Burst of Summertime with Purple Lace
Nothing is more inspiring than a vase of fresh cut flowers from my garden! These gladioli and small sunflowers smelled wonderful, and their myriad colors and intricate shapes of petals and leaves inspired me to paint them. In the winter I plan and dream about what new varieties to add to my garden.
Painting still lifes have been my passion since I began watercolors many years ago. There is an endless variety involved using fresh flowers and I have accumulated other props in the set ups. Some of these are teapots, bold fabrics, cups, chairs and others. These objects reflect my personal taste and I begin setting up the items on a table, sometimes outside in direct sunlight, or on the kitchen table or counter where I have lots of room to add other objects and move them around until it looks good to me. Photographs are also taken for reference to use at a later date — particularly if I decide to work on a series. I do a number of drawings in different sizes and draw from different angles which starts my creative juices flowing.
When I begin to paint, larger brushes are used wet-in-wet on a cold press paper. The pigments are applied boldly and freely, allowing colors to mingle and blend on the paper. I do not mix pigments on my palette. Allowing the colors to mingle together create unusual combinations you cannot achieve any other way. Sometimes I’ll use a watercolor crayon and draw into the wet paint for additional textures, or scrape a colored pencil directly into the paint.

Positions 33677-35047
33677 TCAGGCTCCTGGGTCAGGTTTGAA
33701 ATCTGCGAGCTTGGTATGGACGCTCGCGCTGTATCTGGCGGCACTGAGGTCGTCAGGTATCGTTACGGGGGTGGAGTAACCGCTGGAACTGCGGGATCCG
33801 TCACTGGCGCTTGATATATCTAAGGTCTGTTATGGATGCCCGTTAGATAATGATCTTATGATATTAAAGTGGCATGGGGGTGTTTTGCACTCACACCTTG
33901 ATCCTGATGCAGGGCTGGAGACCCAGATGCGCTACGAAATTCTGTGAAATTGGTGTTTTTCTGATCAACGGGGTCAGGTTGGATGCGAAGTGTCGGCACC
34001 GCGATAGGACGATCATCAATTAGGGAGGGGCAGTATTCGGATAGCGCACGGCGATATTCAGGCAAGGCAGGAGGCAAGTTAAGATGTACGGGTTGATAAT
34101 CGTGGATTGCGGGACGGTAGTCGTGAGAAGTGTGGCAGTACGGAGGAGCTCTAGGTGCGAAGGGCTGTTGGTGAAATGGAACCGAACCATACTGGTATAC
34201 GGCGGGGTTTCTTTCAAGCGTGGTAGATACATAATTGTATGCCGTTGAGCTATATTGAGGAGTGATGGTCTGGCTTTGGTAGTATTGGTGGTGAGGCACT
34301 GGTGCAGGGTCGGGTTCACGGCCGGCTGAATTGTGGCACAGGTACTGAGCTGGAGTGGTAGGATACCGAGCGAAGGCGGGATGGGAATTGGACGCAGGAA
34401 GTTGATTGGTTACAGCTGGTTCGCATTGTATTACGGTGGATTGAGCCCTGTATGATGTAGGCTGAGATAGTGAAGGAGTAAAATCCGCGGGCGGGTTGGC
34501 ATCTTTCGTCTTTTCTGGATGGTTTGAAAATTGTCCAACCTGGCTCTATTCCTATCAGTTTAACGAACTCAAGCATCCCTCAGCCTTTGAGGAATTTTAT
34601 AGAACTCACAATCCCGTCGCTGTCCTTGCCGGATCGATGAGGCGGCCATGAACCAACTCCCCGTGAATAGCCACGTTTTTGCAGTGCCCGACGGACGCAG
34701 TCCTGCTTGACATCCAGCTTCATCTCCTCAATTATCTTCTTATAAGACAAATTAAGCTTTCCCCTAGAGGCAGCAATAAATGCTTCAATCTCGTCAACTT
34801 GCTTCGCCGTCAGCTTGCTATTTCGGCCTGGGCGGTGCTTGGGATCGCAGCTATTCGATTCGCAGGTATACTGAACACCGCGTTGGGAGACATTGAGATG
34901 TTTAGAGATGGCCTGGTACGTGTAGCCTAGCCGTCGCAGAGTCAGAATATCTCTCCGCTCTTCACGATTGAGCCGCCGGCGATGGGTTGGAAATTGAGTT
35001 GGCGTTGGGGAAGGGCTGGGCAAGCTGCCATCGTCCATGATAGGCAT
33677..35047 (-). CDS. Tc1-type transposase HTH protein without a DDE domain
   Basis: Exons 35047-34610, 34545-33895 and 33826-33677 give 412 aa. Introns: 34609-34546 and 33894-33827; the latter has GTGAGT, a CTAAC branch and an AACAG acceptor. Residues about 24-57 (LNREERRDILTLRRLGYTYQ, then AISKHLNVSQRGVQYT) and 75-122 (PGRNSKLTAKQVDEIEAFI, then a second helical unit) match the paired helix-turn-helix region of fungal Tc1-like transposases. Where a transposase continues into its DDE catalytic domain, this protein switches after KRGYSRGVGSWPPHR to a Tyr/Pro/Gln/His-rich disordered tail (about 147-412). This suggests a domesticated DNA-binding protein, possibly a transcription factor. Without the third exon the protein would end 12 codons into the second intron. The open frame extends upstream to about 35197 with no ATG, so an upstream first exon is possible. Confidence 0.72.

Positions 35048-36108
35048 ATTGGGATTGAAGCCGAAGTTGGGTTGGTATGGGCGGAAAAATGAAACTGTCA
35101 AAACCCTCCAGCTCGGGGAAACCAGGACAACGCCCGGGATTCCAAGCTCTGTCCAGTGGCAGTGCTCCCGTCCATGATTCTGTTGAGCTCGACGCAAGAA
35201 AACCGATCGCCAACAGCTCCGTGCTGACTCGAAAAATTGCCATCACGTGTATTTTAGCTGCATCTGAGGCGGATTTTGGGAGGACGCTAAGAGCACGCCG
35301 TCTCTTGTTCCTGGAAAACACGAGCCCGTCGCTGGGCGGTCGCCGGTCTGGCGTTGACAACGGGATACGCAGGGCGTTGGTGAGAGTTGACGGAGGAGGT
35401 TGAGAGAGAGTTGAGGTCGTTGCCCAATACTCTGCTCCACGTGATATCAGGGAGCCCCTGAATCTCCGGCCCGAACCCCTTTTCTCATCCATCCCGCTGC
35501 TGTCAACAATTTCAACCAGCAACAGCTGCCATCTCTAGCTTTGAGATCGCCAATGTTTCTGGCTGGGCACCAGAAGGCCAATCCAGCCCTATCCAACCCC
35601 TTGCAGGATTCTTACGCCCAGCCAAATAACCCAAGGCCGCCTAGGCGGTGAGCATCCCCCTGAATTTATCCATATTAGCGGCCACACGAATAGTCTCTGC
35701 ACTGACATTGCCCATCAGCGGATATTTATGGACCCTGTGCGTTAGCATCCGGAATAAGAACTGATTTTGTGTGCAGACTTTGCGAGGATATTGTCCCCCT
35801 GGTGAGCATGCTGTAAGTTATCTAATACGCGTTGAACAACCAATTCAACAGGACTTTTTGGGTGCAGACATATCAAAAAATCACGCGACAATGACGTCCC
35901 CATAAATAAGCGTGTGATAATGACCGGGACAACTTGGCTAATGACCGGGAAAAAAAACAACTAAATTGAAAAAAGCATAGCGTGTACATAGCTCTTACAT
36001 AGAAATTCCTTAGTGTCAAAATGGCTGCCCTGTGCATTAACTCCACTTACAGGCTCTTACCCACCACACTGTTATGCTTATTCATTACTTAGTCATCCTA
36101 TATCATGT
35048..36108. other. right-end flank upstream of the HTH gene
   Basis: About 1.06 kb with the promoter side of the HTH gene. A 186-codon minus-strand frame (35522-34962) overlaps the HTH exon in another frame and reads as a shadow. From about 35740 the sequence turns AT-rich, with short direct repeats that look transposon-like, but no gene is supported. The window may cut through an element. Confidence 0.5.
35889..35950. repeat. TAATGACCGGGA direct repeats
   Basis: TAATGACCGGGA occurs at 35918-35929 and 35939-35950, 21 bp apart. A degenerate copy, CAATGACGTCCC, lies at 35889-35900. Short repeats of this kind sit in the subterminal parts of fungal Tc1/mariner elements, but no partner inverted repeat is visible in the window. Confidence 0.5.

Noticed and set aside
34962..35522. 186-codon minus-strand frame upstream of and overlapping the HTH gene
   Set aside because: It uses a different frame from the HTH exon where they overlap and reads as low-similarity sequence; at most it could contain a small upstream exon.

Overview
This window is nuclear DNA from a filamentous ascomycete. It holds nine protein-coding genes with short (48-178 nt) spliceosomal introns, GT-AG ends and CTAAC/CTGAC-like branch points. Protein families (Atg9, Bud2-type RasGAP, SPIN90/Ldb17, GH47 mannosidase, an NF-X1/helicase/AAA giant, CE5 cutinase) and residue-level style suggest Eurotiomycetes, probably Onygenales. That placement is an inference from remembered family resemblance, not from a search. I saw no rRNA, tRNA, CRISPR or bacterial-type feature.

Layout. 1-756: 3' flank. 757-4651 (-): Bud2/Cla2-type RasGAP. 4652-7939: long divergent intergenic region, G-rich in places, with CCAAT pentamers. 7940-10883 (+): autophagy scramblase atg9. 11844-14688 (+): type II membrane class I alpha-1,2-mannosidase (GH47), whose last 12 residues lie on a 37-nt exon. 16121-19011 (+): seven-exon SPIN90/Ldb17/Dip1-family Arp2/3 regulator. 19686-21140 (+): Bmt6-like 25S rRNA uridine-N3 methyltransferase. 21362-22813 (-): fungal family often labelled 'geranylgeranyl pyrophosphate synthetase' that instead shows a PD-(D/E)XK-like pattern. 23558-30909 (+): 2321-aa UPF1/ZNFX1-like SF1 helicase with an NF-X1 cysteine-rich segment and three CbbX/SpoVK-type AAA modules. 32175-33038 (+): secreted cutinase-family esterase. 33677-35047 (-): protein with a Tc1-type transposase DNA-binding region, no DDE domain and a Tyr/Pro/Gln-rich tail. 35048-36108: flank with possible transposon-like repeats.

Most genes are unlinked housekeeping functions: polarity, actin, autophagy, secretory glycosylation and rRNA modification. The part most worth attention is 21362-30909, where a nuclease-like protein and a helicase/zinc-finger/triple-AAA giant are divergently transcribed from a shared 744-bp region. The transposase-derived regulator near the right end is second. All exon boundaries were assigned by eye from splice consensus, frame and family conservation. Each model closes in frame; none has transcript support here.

While I am painting, I think about the design and placement and the shapes around them. Also things to consider are how each shape relates to each other, the contrast of lines, hard and soft edges, and value patterns. This particular design does not have a lot of extra props in it because the flowers were bursting with energy. The books and chair are quiet figures. I changed the black table and created a purple lace tablecloth because the vase needed a strong textured value to accent it. I did not paint the floral pattern on the vase because it was distracting to the main event — the fresh flowers.
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|Original 18″ × 22 ½″|
Antique gold metal frame (24" x 28.5") with white mat
|Print 8″ × 10″|
|Print 11″ × 14″|
Actual image size is 11″×13.75″.
|Print 16″ × 20″|
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